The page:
Builders offering elaborate entryways and courtyards

The trend of indoor/outdoor living is spilling onto the fronts and sides of homes across the Las Vegas Valley.

Elaborate entryways and courtyards are being incorporated into homes to meet the lifestyle requirement.

Lennar Las Vegas Division President Joy Broddle said the company is using courtyards to give its homebuyers the opportunity to sit out in front and interact with their neighbors.

“We’re putting fireplaces and water fountains in our front courtyards and sliding doors with access to the courtyard from the dining room,” she said. “We’re trying to figure out how to use the entire footprint of the home, not just force people into the back of their home.”

Broddle added that courtyards are, “another place we can add something unique to our floorplan.”

She said they’re an important aspect of the home due to the curb appeal.

“It’s the first thing when you drive down the street,” Broddle said. “People take pride in their home and want their guests to say, ‘wow,’ when they look at their home and walk in the front.”

Century Communities is also noticing homebuyers gravitating toward indoor/outdoor living experiences, said Marketing Coordinator Melissa Famaflis.

“With the weather we experience here in Las Vegas you can really enjoy indoor/outdoor living features year-round,” she said.

Famaflis added that Century Communities offers floor plans with both full and half courtyards to enhance the entryway and curb appeal.

“We offer 8 foot tall doors and garage doors, which command your attention as you come through the entryway,” she said. “Buyers are really appreciating these small enhancements.”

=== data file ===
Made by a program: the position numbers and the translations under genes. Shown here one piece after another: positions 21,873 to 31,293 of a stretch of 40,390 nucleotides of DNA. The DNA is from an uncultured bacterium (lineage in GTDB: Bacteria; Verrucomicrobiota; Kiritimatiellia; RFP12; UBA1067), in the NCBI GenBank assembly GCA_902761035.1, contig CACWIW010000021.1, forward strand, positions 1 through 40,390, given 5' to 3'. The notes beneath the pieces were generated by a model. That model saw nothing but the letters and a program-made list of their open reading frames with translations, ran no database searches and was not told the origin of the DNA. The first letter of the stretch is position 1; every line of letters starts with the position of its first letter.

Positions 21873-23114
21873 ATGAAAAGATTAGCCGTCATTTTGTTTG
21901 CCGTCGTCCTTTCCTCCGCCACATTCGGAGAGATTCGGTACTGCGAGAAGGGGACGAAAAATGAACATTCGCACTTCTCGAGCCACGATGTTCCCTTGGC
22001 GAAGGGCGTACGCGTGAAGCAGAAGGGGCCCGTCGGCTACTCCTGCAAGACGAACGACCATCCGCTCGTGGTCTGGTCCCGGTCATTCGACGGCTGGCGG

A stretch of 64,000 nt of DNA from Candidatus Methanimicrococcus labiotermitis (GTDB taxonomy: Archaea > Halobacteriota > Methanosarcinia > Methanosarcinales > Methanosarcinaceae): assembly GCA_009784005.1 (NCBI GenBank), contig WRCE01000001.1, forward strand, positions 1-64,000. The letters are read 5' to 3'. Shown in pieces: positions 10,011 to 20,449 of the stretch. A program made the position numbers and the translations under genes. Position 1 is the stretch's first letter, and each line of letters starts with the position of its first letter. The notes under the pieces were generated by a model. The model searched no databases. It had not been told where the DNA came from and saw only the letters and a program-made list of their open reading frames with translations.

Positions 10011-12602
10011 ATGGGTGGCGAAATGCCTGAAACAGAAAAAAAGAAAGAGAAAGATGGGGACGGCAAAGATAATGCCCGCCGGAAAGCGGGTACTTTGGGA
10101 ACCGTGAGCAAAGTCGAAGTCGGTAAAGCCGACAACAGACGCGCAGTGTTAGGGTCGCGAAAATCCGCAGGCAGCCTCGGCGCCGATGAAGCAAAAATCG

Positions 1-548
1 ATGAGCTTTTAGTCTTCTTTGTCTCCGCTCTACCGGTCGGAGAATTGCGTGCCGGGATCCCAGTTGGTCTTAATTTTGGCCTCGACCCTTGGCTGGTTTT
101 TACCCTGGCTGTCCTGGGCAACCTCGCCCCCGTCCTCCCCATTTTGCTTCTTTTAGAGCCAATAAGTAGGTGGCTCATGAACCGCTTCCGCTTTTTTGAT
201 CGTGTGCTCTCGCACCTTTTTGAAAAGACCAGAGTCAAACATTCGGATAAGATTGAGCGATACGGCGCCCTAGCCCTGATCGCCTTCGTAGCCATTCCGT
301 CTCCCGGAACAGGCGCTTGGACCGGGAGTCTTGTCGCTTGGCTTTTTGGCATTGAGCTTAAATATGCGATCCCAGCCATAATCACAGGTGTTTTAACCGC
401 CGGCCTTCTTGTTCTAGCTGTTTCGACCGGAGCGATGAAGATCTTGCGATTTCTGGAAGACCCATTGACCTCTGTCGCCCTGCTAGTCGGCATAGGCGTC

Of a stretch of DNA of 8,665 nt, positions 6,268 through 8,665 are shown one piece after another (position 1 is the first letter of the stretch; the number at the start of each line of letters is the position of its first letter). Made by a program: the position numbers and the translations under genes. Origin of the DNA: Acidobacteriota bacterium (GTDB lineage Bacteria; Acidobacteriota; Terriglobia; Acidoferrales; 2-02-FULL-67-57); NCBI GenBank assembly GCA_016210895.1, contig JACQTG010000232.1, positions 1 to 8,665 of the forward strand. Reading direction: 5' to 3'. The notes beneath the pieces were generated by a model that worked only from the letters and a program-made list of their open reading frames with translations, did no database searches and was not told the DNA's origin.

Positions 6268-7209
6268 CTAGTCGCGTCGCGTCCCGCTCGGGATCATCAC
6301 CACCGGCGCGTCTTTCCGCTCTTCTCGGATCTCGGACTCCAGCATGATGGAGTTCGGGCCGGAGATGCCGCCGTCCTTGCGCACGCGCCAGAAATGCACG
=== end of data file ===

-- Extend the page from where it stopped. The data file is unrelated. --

At the Henderson master-planned community of Inspirada, Pardee offers a contemporary farmhouse that can come equipped with three to four bedrooms and 3½ to 4½ baths.

Upon entering the more-than 2,000-square-foot home, which is outfitted with large wooden beams, Shaker-style cabinets and porcelain tile that is designed to mimic the look of wood, a courtyard sits off the entrance offering an additional entertaining, dining or relaxing space.

“It starts with the idea that buyers are valuing indoor/outdoor spaces and this is another way of doing an outdoor living space, only we chose to do it in the front,” said Pardee Southern Nevada Division President Klif Andrews. “The design idea was to create a buffer between the main house and the street with an outdoor courtyard.”

Andrews said entryways and courtyards are yet another way for homebuyers to personalize their home.

“It’s about making a big statement when people walk up to your house,” he said. “We’re doing a lot of personalizing entryways and courtyards in our models and production homes including offering floor-to-ceiling windows, which buyers are really loving right now.”

In the future, Andrews said glass will continue to be incorporated at the entryway.

“It’s less about arches and wrought iron and more about flat surfaces and really interesting details,” he said. “We’re shifting away from the Mediterranean-style homes and it’s becoming more about making a design statement with colors and details and that’s exciting.”

Contact reporter Ann Friedman at afriedman@reviewjournal.com or 702-380-4588. Follow @AnnFriedmanRJ on Twitter.

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